As the Summer Olympic Games in Rio capture the world’s attention with top horses traveling there to compete, some experts in the equine health field are highlighting what they call an antiquated system of testing the animals for disease upon their entry to the U.S.
Simply put, when a mare is imported from certain countries, she is subject to skin and blood tests for contagious equine metritis (CEM), a sexually transmitted disease that isn’t deadly but can lead to infertility. For imported stallions, who can’t be tested for the disease, they're instead made to breed with two mares for weeks; the mares are then tested for CEM, according to The New York Times.
If a test mare is confirmed to have the disease, she's likely to receive an antibiotic course for treatment, though euthanasia is an option, the newspaper reports.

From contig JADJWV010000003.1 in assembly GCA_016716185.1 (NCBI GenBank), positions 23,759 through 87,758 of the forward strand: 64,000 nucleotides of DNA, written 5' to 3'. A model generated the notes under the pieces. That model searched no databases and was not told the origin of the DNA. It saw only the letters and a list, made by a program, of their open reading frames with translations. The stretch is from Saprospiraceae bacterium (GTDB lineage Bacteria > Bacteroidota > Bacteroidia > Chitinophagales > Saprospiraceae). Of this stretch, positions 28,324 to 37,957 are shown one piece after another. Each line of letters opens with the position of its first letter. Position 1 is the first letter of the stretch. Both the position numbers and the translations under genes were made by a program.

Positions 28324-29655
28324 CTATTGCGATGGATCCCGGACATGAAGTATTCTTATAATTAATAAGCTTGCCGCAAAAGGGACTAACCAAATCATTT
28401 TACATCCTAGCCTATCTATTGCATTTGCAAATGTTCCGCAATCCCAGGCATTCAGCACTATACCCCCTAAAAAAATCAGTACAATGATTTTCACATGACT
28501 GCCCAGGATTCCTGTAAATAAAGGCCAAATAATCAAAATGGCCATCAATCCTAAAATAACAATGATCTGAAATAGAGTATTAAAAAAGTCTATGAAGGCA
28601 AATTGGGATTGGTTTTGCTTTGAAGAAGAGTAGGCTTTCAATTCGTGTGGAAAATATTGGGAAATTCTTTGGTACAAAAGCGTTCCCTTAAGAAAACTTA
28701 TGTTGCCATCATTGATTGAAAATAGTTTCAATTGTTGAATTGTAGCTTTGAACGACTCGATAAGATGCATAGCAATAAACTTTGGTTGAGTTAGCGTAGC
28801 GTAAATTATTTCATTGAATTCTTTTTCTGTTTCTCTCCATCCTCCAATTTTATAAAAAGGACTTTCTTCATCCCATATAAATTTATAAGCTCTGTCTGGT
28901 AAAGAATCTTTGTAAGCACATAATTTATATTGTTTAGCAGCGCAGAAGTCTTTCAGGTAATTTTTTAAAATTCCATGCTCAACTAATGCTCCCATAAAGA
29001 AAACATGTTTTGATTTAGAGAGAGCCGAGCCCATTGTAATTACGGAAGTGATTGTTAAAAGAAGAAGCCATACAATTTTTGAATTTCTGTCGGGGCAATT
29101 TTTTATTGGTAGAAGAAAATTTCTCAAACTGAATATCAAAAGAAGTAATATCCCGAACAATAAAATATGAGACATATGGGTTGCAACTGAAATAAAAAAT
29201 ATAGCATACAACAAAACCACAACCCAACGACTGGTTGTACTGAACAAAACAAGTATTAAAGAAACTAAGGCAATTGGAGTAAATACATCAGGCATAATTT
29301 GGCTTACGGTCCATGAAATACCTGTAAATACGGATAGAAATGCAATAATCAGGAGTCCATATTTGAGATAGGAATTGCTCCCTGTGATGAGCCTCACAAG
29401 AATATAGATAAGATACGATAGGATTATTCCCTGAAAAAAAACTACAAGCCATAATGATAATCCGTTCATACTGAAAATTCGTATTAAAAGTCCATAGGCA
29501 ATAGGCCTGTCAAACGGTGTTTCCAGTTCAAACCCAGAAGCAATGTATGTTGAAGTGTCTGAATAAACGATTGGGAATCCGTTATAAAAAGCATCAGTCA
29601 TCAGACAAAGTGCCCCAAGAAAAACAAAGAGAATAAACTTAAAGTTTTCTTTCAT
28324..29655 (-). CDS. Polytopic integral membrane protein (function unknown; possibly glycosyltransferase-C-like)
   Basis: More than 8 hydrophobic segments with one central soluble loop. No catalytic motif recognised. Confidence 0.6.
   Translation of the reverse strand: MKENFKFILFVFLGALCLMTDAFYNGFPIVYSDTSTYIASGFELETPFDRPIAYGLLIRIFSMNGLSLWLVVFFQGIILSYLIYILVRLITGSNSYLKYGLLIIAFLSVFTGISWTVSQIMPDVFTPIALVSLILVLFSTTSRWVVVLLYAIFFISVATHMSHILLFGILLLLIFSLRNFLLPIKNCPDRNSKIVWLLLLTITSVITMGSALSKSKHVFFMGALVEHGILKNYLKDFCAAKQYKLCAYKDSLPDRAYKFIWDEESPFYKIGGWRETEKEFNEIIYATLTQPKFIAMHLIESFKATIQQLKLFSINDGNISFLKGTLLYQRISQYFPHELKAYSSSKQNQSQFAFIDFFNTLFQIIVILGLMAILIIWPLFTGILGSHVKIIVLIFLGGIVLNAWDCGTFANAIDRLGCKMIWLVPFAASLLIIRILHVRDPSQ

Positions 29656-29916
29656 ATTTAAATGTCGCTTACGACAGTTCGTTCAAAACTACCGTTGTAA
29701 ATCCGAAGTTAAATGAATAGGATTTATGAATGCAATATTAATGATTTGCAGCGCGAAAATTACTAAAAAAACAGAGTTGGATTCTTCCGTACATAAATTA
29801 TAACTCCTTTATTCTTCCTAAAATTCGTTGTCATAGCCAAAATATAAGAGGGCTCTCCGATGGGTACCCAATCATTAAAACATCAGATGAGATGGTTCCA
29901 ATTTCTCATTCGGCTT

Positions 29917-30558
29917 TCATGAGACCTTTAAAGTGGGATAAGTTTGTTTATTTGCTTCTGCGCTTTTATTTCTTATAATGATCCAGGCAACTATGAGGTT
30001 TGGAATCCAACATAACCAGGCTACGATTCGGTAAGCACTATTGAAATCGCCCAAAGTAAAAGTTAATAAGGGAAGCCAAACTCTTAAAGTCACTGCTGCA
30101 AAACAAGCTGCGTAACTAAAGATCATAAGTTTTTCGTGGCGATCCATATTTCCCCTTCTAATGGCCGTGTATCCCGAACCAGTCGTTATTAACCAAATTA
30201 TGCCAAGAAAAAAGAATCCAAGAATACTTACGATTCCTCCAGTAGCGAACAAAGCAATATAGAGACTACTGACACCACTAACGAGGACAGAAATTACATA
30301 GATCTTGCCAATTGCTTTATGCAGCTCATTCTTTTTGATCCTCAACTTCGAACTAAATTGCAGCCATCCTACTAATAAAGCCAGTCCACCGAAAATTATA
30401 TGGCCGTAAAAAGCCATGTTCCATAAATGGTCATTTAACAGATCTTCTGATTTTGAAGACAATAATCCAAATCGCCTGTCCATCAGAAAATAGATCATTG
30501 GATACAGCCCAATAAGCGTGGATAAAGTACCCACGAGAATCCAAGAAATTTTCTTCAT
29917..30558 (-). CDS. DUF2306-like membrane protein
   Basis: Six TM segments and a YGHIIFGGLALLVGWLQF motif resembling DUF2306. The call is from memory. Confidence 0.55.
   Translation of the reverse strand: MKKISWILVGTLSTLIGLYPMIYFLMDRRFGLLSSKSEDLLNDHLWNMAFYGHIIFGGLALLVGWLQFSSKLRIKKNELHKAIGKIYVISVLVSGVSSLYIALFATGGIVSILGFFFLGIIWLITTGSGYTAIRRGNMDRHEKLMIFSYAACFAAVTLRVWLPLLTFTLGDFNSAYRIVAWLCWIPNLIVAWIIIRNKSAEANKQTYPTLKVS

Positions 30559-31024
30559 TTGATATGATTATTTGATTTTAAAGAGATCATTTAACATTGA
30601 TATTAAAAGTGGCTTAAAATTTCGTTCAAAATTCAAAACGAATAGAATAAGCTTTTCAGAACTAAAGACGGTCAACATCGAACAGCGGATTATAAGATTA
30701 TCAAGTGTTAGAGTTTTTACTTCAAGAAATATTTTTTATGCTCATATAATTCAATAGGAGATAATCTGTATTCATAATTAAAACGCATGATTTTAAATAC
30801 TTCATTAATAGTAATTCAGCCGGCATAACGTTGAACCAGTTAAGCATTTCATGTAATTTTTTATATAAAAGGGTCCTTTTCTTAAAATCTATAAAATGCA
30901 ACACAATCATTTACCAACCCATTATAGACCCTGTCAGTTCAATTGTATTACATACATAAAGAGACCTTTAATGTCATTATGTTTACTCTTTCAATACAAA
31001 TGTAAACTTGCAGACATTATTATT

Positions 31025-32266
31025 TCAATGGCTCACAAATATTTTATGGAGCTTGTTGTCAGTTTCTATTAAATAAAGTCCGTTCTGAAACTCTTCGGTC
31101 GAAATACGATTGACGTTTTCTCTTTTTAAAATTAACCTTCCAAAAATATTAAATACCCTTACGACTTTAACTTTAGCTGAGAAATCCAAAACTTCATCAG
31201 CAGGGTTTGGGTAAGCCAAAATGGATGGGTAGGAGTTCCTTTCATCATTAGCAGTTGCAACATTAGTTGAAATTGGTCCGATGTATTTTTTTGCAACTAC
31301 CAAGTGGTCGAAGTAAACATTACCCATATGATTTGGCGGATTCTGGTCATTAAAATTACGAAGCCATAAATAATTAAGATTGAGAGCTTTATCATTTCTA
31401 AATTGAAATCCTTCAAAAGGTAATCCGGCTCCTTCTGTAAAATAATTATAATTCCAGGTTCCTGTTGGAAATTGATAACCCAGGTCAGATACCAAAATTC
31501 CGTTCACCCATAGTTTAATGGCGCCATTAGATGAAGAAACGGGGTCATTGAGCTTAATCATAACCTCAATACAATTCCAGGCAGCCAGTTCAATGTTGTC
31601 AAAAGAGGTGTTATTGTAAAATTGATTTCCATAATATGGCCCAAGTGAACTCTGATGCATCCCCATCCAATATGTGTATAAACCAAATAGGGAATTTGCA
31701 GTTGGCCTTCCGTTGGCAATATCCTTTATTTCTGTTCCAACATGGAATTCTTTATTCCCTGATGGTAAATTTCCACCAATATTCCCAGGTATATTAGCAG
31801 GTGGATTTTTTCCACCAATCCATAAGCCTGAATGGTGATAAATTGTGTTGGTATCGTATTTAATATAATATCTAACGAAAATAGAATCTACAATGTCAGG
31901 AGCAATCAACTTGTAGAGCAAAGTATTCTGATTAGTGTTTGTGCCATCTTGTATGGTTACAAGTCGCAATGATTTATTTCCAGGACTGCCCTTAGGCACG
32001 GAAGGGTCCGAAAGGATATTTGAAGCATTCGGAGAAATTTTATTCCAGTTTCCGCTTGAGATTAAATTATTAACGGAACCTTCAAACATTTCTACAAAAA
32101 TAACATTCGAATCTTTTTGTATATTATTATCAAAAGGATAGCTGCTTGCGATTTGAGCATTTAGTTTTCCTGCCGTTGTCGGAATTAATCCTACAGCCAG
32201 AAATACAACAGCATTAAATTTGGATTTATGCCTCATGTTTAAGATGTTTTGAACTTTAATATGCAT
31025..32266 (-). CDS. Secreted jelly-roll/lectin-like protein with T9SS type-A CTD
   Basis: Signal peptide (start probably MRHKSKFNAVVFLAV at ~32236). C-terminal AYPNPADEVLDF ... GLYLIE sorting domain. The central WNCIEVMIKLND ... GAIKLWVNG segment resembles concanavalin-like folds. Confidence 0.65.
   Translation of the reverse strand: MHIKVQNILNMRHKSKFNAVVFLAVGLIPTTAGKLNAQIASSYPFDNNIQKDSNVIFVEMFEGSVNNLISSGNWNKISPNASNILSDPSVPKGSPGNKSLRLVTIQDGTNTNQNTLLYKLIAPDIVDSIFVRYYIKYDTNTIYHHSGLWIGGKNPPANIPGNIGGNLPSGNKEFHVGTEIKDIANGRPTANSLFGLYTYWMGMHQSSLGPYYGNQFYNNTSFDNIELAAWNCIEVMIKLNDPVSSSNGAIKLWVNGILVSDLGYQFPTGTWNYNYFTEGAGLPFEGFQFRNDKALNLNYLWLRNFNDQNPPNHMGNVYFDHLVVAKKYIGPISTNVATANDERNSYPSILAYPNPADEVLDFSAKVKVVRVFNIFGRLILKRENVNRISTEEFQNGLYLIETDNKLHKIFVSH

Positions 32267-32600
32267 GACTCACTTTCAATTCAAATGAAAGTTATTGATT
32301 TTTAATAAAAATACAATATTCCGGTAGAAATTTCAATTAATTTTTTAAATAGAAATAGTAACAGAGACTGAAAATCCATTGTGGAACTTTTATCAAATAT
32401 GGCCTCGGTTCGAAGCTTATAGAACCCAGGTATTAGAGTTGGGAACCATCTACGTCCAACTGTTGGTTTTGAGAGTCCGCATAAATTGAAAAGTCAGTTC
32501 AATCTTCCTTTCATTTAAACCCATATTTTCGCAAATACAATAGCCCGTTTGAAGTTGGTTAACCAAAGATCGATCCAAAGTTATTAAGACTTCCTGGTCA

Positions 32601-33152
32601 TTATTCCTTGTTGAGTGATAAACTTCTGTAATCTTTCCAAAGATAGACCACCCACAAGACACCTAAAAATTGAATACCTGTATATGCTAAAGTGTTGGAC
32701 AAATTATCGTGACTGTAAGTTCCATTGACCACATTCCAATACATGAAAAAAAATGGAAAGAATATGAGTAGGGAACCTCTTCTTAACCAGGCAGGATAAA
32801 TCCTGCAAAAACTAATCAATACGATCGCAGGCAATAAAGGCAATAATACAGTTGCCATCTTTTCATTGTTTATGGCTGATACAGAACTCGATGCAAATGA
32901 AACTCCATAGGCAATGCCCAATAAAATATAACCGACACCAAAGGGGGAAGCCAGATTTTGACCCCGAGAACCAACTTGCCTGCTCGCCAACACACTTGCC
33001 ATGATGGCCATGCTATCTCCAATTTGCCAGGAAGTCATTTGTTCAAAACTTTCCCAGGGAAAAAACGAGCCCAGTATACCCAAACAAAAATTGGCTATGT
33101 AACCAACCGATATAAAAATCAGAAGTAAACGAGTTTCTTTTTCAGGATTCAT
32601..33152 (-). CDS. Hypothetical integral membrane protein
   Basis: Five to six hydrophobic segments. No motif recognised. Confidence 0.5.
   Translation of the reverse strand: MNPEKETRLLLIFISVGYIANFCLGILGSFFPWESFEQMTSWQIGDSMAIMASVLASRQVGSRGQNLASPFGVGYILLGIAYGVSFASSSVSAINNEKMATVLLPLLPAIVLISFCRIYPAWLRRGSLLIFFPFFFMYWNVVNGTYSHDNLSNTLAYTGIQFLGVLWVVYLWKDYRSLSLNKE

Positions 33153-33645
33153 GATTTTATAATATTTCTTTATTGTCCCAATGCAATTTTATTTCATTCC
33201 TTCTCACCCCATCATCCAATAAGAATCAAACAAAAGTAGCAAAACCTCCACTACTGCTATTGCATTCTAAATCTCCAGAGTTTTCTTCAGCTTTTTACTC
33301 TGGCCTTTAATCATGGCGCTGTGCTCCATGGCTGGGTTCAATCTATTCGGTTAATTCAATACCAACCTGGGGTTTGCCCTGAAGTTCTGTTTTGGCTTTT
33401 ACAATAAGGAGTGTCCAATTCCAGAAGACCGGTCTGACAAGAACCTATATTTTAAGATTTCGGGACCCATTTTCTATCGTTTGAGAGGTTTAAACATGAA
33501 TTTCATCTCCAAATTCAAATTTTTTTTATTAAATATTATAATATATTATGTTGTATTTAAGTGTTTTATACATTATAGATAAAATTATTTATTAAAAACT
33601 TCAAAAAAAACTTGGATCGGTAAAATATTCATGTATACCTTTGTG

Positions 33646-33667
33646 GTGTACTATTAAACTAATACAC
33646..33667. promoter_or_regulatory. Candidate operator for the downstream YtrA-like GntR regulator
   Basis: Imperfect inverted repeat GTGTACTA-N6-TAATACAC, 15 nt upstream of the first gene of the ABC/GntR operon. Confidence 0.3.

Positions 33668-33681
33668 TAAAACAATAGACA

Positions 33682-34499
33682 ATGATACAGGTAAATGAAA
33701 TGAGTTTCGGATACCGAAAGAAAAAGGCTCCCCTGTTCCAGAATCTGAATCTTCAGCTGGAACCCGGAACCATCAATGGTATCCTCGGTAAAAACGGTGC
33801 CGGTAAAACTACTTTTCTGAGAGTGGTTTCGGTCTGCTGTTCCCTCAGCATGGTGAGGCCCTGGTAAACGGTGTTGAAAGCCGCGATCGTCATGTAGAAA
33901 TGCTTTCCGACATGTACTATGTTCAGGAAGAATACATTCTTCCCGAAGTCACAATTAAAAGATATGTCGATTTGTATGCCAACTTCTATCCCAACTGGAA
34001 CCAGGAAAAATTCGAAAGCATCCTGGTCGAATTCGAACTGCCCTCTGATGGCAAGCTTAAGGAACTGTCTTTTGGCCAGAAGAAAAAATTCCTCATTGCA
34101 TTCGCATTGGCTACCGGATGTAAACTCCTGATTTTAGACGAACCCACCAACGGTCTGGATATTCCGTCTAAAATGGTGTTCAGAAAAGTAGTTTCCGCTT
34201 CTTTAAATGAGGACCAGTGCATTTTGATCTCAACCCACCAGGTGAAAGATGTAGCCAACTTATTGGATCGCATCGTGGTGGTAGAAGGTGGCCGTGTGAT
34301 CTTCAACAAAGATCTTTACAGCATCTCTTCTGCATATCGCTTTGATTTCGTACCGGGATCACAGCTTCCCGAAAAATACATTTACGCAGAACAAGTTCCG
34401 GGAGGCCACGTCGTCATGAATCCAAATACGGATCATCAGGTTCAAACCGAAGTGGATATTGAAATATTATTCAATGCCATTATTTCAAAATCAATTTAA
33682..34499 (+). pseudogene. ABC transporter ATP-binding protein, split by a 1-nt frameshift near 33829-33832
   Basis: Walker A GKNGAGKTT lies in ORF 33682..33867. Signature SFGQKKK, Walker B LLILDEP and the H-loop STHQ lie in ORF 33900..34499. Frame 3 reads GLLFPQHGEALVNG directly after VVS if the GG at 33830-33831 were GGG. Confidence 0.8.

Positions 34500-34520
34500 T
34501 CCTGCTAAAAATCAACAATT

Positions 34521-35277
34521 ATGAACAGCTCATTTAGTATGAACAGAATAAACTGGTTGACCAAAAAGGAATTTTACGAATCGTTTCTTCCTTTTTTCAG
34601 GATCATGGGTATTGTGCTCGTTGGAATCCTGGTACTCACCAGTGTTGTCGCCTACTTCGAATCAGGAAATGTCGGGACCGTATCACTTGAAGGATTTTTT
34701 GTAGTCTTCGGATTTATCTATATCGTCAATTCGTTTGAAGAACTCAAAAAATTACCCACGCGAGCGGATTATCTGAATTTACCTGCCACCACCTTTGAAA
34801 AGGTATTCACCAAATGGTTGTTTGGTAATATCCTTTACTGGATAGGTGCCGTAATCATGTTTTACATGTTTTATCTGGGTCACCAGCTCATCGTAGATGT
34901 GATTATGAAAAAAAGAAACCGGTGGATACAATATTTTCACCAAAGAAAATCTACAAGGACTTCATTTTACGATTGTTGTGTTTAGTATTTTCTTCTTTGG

The disease’s potential to cause infertility is considered an economic risk for the equine industry, and therefore some testing is needed; but in speaking with the NYT, critics called the existing system “dinosaur age,” and “outdated.” A laboratory culture test for the disease does exist, NYT says, but it isn’t approved by authorities because its effectiveness hasn’t been proven.
So for now, there's no good alternative. “The equine industry in the U.S. remains very concerned about the potential impact of a CEM outbreak on the U.S. horse population,” said Joelle Hayden, a spokeswoman for the animal health inspection service, in an email to the paper. The industry “wants the CEM import testing program to remain in place for the protection of all U.S. horses who could be affected.”
- here’s the NYT story (sub. req.)
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